Earth’s Beginning

An Excerpt From The Canon, By Natalie Angier

Early in the evolution of the solar system, wild swarms of comets were drawn in from the exurbs by the highly credible gravitational pull of Jupiter, the giant of the planetary litter. A sizable number of those comets either forgot to bring their portable GPS device, or found it wasn’t working because it hadn’t been invented yet, but in any case they ended up overshooting their target by a few hundred million miles and crashing into Earth instead. Earth was still young, and so hot to the touch that much of the cometary water rapidly vaporized back into space; but some seeped into the depths of the young Earth, where it was bound up into the rock, greatly amplifying whatever water stores our world had from the start. Beginning about 4 billion years ago, volcano eruptions steadily loosened the subterranean water from its mineral crypt and spewed it back out as steam, but to a planetary surface grown clement enough for the water to rally its forces, seize the initiative, and initiate the seas. Earth’s crust had cooled down, and the swirling molten iron at its core had begun generating the magnetic fields that help deflect the searing solar wind. So shielded, the vast clouds of volcanic reflux were not peeled off into space, but instead hovered above the ground, gathering and glowering portentously, as storm clouds do. They gathered until there was no room for more. The skies were supersaturated out to the limits of gravity’s grip, in a nimbus of high humidity, and the water vapor had no choice but to condense out and fall to Earth as rain. The rains fell in relentless torrents of Noachian proportions, only bigger and longer, and there were no giraffes and zebras huddled on a wood boat, wishing they were back at the circus. For tens of thousands, hundreds of thousands of years, the antediluvian deluge fell, filling the dimples in Earth’s newly caramelized skin, filling them to the brim. Yet while this downpour may sound like an excessive rainy season, even for Seattle, by the timetable of Earth’s history the building of our naval resources barely lasted a sneeze. “The geological record of sedimentary rocks, formed in the presence of liquid water,” the geologist Robert Kandel has written, “proves that the oceans have existed for three billion years, maybe even four,” and at a volume pretty much like what we have today. In other words, no sooner had Earth’s crust managed to cool enough for discernible depressions to form than the skies had deposited in them the maximum allowable in liquid assets, our storied galleons of 326 million trillion gallons, enough water to fill a string of bathtubs that would reach from here to the sun and back again 5 million times…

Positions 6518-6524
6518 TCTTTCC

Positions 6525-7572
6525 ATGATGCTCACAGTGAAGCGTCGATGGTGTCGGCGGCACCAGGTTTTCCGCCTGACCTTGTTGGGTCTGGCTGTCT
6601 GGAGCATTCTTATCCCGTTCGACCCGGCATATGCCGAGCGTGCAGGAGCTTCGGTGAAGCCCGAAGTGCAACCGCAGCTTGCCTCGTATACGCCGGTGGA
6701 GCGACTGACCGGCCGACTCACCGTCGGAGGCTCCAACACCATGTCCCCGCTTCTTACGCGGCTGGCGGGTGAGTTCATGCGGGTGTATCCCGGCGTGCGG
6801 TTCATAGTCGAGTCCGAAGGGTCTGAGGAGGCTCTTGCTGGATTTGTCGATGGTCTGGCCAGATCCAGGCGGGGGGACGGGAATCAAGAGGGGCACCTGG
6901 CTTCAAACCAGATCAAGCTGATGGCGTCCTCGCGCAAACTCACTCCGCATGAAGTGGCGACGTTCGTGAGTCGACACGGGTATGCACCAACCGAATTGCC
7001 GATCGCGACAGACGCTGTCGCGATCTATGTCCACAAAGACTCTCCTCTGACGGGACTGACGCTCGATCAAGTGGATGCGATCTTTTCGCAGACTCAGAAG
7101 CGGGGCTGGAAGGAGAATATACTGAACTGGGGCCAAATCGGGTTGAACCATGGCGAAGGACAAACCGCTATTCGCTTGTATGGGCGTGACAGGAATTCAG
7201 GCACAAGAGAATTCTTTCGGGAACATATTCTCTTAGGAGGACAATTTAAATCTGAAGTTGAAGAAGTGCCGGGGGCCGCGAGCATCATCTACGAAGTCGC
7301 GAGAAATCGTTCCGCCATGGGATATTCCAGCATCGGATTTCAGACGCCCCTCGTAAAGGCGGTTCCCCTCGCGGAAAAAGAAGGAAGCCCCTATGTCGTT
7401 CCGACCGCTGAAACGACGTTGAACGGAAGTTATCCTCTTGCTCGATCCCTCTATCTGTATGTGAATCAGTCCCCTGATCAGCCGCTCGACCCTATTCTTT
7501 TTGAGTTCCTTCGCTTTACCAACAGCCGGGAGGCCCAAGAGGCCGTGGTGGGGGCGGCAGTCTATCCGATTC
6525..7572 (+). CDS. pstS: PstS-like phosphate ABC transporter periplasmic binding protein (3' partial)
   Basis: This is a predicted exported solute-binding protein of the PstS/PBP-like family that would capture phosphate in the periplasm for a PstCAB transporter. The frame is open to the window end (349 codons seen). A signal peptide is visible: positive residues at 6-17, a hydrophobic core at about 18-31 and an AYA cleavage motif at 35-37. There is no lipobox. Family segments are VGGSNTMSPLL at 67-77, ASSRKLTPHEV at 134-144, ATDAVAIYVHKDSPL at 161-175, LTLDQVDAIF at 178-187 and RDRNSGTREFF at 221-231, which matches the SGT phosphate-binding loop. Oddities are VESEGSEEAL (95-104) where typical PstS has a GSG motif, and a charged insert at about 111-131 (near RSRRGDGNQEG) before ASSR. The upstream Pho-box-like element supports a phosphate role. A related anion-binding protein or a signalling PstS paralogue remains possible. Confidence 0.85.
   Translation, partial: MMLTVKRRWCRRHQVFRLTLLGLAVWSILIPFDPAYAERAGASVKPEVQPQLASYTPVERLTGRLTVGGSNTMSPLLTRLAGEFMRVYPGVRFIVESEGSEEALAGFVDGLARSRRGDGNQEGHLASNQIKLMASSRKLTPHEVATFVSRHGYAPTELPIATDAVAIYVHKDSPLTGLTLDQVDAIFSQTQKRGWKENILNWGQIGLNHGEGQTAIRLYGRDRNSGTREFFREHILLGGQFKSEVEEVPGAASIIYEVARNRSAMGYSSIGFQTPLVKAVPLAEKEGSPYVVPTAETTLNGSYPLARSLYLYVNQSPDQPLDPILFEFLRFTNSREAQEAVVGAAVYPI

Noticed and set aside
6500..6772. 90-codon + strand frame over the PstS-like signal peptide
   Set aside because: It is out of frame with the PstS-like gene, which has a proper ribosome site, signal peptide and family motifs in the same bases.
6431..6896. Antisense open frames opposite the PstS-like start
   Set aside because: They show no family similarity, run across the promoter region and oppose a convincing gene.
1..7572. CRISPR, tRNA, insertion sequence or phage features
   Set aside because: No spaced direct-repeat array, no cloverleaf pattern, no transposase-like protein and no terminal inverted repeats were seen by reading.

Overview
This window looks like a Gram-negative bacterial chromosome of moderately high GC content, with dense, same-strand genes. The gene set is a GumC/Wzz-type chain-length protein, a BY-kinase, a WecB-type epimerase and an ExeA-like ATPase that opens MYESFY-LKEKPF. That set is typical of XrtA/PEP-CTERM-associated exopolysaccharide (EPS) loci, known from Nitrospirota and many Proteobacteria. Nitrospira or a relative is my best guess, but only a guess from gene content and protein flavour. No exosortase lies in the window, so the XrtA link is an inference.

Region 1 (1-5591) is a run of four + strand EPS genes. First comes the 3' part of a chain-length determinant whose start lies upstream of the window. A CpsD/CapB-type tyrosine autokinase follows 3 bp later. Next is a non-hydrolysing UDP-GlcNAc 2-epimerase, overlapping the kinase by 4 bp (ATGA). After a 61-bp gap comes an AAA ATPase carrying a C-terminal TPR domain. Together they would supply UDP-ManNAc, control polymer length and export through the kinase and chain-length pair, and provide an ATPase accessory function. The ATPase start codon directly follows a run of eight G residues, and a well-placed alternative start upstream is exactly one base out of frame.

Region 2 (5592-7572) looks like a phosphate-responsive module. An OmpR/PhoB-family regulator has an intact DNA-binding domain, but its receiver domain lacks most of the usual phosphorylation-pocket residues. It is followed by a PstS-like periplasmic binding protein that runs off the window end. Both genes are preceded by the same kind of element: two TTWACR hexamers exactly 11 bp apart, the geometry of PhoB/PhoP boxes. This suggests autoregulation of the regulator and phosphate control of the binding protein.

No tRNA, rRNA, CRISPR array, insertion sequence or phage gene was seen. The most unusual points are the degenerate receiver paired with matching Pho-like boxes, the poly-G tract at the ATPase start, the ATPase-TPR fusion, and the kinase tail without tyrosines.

…Earth and its life are much bigger the we, and they’ll carry on whether we do or not. Maybe we need to get away from it all, take the ultimate off-road vacation to a celestial loation. It’s time for the populist stage of the Space Age, and the family-budget space flights we’ve been expecting since NASA gave us Tang. Everybody deserves a chance to experience the great awakening that clearly comes with extraterritoriality. Astronauts have attested to it time and again, the transformative moment when they first looked down on the oneness of bright blue marble Earth, their only home, and Earth looked back and said, I know.

Natalie Angier writes about biology for the New York Times, for which she has won a Pulitzer Prize, and American Association for the Advancement of Science journalism award, and other honors. She is the author of The Beauty of the Beastly, Natural Obsessions, and Woman: An Intimate Geography.



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*All of the excerpts on my blog are from books that have stayed with me for some reason—because the concept was awe inspiring, changed how I view the world, was beautifully expressed, or all three. ‎I personally curate all of the book excerpts, and I always obtain the author’s final approval before posting their work on my blog.